[bg_collapse view=”link” color=”#339999″ icon=”arrow” expand_text=”Show Abstract” collapse_text=”Hide Abstract” ]This paper attempts to form a dialogue between the exegesis of New Testament texts and the development of philosophical concepts. Towards this aim, we pose the twofold question: ‘How have moral philosophers and biblical exegetes interpreted the concept of agency, and how might we form new approaches to this theme of agency?’ To address this question, we first evaluate two articles (2002) by T. Engberg-Pedersen and J. L. Martyn, as well as their contributions to a recent collection of essays (2006-2007). Although this debate between Engberg-Pedersen and Martyn is specific to New Testament exegesis, a wider-reaching contrast is identified: moral philosophers have tended to understand agency in terms of a theory of action influenced by intention, desire, and emotions, while New Testament scholars have tended to interpret agency primarily in terms of divine activity and mediatory figures. These differences have arguably obscured the extent to which moral philosophers and biblical exegetes share traditions that focus on the character of action. To respond to this problem, we secondly consider how the works of G. E. M. Anscombe and D. Davidson contribute to biblical exegesis that is attentive to how human agents act. To complement this argument, we will consider further how the recent interpretations of agency dynamics in the New Testament, particularly in the proposals by J. Maston, K. B. Wells, and P. Orr, clarify the nature of human action in relation to divine activity. By advancing this twofold argument, the conclusion is reached that the interpretation of human and divine agency dynamics is enriched by drawing upon the perspectives of biblical exegetes and moral philosophers.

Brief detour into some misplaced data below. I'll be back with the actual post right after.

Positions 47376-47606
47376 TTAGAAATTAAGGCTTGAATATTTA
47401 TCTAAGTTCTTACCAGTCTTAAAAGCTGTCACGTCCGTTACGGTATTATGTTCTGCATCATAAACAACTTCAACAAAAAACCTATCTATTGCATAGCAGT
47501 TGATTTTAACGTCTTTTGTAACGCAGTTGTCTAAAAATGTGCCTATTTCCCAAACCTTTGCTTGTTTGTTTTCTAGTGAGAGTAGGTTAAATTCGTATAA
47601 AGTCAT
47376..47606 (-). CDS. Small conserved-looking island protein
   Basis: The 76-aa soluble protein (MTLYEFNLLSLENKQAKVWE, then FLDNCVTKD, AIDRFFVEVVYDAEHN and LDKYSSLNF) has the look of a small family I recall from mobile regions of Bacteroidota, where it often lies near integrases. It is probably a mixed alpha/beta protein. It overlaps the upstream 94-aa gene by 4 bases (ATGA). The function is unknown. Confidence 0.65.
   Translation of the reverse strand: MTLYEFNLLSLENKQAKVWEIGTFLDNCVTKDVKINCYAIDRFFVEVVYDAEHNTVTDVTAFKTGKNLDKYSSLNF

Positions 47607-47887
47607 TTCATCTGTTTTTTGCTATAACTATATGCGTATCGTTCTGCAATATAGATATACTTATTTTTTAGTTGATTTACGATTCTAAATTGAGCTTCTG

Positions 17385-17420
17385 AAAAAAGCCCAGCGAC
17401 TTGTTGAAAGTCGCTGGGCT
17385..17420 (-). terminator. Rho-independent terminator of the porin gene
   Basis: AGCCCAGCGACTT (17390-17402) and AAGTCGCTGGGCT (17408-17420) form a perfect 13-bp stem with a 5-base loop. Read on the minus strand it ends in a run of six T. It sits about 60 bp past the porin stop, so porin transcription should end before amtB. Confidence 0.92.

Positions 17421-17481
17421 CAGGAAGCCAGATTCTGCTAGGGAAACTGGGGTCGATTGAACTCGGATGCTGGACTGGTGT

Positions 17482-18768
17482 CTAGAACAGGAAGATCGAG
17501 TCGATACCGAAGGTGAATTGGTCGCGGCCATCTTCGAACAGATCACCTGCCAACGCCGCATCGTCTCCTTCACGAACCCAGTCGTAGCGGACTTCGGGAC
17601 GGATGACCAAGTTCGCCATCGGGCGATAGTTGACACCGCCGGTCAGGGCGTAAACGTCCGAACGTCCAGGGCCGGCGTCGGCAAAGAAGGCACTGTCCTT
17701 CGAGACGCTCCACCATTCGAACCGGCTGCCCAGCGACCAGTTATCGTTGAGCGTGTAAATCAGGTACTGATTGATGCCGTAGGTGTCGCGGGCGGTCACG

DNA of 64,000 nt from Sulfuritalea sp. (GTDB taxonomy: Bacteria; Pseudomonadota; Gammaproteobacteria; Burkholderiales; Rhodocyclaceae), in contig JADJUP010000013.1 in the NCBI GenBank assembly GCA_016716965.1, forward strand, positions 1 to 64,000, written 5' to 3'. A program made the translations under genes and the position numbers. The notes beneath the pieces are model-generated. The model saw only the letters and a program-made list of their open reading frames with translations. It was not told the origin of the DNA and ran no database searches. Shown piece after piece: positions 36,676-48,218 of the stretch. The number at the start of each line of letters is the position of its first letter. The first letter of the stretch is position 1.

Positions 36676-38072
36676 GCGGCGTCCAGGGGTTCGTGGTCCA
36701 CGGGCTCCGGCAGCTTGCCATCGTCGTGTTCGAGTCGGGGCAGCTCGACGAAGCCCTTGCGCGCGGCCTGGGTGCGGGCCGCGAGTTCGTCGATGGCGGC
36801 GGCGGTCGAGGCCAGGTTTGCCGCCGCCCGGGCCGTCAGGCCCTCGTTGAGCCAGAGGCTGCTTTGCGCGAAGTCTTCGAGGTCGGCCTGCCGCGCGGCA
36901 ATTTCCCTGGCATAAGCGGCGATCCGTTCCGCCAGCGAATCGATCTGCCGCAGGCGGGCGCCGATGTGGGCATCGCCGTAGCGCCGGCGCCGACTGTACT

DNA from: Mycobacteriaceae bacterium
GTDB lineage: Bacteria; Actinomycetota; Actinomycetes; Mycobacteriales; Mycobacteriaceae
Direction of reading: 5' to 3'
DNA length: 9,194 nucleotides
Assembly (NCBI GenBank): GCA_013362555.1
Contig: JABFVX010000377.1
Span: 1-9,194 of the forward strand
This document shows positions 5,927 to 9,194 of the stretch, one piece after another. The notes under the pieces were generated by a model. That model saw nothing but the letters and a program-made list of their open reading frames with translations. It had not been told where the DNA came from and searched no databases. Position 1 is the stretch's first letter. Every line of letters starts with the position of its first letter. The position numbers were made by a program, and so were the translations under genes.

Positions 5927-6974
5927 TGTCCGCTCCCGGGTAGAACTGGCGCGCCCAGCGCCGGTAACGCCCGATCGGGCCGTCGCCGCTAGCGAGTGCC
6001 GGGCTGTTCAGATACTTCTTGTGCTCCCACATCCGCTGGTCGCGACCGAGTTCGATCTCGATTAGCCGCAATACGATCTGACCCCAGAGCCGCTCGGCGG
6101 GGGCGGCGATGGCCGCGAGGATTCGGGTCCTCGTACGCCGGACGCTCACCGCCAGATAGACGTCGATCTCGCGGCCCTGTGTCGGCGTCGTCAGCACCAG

Seminar C | Chair: Svetlana Khobnya, Nazarene Theological College, Manchester
Steve Carter, Independent scholar, ‘An Invalid Argument from Silence? Subordination to Civil Authority in 1 Peter 2 and Romans 13’
[bg_collapse view=”link” color=”#339999″ icon=”arrow” expand_text=”Show Abstract” collapse_text=”Hide Abstract” ]Although 1 Peter 2:13-17 and Romans 13:1-7 are widely believed to stand in some kind of literary relationship, especially because of their similar content, many scholars have also drawn attention to important differences in the authors’ presentations of their common theme. In particular, the passages are often thought to express diverse views on the nature of civil authority and the motives for subordination to it. First Peter, it is suggested, does not share Paul’s view that political powers are founded by God and bear divine authority, and excludes his theological motivations in favour of merely functional ones. However, this is essentially an argument from silence, based on what 1 Peter supposedly might have said, but seemingly does not. And silence can have different interpretations, or prove not to be silence at all.